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Varying Backgrounds: Q&A With Mallory Perry, PhD, RN, New Diversity Fellow

Published on
Nov 5, 2019
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Mallory Perry, PhD, RNMallory Perry, PhD, RN, is a nurse scientist and diversity fellow.

Children’s Hospital of Philadelphia views diversity as a key driver of achievement, particularly when innovation is critical. As a way to enhance the recruitment of a diverse population of postdoctoral fellows, the Office of Academic Training and Outreach Programs at the Research Institute established the Postdoctoral Research Fellowship for Academic Diversity in partnership with the University of Pennsylvania, offering fellows from CHOP and Penn the opportunity to form a cohesive cohort and take advantage of programming and support at both institutions. 

This year, we met three new diversity fellows who were introduced by their mentors at the Nov. 1 CHOP Postdoctoral Fellowship for Academic Diversity Welcome Luncheon. Get to know them here, in a three-part Q&A series, where our newest postdoc scholars share what diversity means to them.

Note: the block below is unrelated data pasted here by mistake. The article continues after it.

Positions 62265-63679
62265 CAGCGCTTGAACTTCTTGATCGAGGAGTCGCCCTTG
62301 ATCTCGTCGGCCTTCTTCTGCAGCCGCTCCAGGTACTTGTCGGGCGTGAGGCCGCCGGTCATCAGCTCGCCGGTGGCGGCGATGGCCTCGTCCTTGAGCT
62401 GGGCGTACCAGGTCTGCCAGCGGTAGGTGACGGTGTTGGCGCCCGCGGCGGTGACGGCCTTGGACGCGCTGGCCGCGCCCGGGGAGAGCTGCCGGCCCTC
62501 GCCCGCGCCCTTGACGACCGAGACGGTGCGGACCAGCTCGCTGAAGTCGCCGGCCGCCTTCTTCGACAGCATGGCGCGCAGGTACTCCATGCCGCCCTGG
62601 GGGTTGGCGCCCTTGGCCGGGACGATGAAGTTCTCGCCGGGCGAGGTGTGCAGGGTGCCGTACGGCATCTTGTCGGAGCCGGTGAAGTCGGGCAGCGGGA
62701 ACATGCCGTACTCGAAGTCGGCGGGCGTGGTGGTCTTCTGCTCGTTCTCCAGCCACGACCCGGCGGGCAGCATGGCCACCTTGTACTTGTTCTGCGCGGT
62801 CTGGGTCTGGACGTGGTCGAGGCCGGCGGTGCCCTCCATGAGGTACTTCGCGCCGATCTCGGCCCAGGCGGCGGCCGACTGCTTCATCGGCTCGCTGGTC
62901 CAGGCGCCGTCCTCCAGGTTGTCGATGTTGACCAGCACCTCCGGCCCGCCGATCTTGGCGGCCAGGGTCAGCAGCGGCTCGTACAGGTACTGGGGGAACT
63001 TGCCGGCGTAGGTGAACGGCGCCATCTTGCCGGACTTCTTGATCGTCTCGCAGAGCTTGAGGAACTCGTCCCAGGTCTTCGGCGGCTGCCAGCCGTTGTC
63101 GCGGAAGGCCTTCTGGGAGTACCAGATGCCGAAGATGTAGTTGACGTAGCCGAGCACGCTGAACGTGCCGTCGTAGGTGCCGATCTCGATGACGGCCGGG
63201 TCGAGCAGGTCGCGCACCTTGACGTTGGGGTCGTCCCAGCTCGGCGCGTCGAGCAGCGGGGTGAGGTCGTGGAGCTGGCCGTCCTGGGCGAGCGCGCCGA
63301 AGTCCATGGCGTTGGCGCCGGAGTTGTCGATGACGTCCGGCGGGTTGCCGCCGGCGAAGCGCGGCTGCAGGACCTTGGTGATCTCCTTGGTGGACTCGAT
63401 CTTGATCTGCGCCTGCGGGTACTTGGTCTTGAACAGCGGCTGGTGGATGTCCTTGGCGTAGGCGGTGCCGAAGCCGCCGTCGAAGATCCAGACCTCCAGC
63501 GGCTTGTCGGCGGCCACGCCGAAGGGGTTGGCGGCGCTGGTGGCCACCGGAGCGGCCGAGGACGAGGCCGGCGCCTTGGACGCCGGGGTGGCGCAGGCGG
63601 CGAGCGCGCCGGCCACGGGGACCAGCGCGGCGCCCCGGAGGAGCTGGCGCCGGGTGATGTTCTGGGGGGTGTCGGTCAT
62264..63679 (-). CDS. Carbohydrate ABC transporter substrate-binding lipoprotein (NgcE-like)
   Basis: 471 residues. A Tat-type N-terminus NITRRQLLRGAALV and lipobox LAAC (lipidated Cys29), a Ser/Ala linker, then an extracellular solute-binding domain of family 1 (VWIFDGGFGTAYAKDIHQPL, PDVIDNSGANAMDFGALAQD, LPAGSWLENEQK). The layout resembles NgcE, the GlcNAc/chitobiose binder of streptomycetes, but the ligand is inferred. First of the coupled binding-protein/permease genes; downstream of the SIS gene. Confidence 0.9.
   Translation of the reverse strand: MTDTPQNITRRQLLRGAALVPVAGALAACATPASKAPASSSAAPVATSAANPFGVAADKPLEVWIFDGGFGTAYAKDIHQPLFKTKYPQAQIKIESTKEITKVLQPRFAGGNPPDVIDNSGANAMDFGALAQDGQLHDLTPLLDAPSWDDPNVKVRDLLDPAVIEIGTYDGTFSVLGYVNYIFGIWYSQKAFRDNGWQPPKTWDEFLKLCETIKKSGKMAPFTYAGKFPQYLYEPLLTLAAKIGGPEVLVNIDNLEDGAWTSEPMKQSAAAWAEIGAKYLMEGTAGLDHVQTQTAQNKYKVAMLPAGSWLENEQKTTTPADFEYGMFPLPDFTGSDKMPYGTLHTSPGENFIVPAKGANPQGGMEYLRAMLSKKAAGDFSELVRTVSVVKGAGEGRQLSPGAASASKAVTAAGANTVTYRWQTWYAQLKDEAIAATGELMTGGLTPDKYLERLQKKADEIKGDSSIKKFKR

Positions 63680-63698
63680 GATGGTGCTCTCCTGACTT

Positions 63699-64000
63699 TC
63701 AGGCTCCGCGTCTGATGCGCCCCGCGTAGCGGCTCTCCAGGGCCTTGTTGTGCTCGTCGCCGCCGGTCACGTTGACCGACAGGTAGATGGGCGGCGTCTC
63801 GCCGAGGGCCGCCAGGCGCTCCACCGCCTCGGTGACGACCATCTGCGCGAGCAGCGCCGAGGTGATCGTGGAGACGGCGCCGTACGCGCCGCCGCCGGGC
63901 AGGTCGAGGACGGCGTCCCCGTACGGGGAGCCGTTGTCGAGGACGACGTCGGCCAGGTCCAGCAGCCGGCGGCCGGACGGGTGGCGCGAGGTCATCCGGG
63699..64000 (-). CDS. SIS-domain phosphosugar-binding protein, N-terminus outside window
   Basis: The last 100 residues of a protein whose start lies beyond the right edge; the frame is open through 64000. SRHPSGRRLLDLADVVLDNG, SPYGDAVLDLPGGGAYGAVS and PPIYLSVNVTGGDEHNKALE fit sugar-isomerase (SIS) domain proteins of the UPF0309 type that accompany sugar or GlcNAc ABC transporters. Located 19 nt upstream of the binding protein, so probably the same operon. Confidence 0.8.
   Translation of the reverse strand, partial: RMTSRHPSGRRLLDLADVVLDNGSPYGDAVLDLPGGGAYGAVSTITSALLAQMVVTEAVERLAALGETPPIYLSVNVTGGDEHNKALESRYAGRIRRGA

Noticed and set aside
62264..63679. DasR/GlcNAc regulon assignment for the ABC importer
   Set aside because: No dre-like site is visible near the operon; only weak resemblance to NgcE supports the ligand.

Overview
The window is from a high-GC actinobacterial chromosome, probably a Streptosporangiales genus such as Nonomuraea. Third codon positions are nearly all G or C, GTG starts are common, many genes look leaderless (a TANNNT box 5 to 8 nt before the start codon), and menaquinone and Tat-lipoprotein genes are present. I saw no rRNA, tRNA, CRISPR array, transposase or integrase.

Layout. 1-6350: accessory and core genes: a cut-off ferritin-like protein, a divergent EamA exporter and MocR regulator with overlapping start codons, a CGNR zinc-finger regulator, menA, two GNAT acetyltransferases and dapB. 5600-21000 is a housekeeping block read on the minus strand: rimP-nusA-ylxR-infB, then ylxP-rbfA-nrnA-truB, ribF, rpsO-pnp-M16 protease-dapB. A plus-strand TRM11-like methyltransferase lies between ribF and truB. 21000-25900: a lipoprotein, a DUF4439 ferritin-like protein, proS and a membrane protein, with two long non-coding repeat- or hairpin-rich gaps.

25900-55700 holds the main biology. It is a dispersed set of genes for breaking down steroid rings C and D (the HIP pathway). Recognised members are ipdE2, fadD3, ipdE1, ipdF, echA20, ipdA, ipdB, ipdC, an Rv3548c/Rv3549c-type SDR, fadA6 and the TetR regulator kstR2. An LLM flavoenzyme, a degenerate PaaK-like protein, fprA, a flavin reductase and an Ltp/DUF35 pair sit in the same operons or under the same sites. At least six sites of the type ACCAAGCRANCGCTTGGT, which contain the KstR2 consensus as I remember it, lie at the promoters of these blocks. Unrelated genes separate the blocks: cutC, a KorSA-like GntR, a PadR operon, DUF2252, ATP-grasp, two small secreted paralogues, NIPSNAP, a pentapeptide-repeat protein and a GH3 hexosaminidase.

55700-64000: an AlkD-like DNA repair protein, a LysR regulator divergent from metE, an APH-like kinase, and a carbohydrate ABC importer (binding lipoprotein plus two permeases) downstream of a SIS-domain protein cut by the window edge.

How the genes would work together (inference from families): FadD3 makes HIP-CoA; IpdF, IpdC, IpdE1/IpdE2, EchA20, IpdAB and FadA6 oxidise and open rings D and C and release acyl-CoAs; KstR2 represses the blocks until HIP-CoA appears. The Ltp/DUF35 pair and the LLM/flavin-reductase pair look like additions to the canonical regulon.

First up: Mallory Perry, PhD, RN, is a nurse scientist working with her mentor, Martha Curley, PhD, RN, FAAN, a professor in Nursing Science at the University of Pennsylvania’s School of Nursing, who holds the Ruth M. Colket Endowed Chair in Pediatric Nursing at CHOP. 

Tell us about your background and what compelled you to apply for the Postdoctoral Research Fellowship for Academic Diversity.

My background is in pediatric critical care nursing. After working in a pediatric intensive care unit (PICU) for several years, I realized I had more questions than answers about critical care outcomes, and that was unsettling for me. In an effort to solve some of these questions, I pursued my PhD in nursing science, with emphasis on biobehavioral research. In my final year of doctoral study, I realized I needed additional training and mentorship to achieve my career goals in conducting large, multi-site trials focusing on long-term outcomes of PICU hospitalization.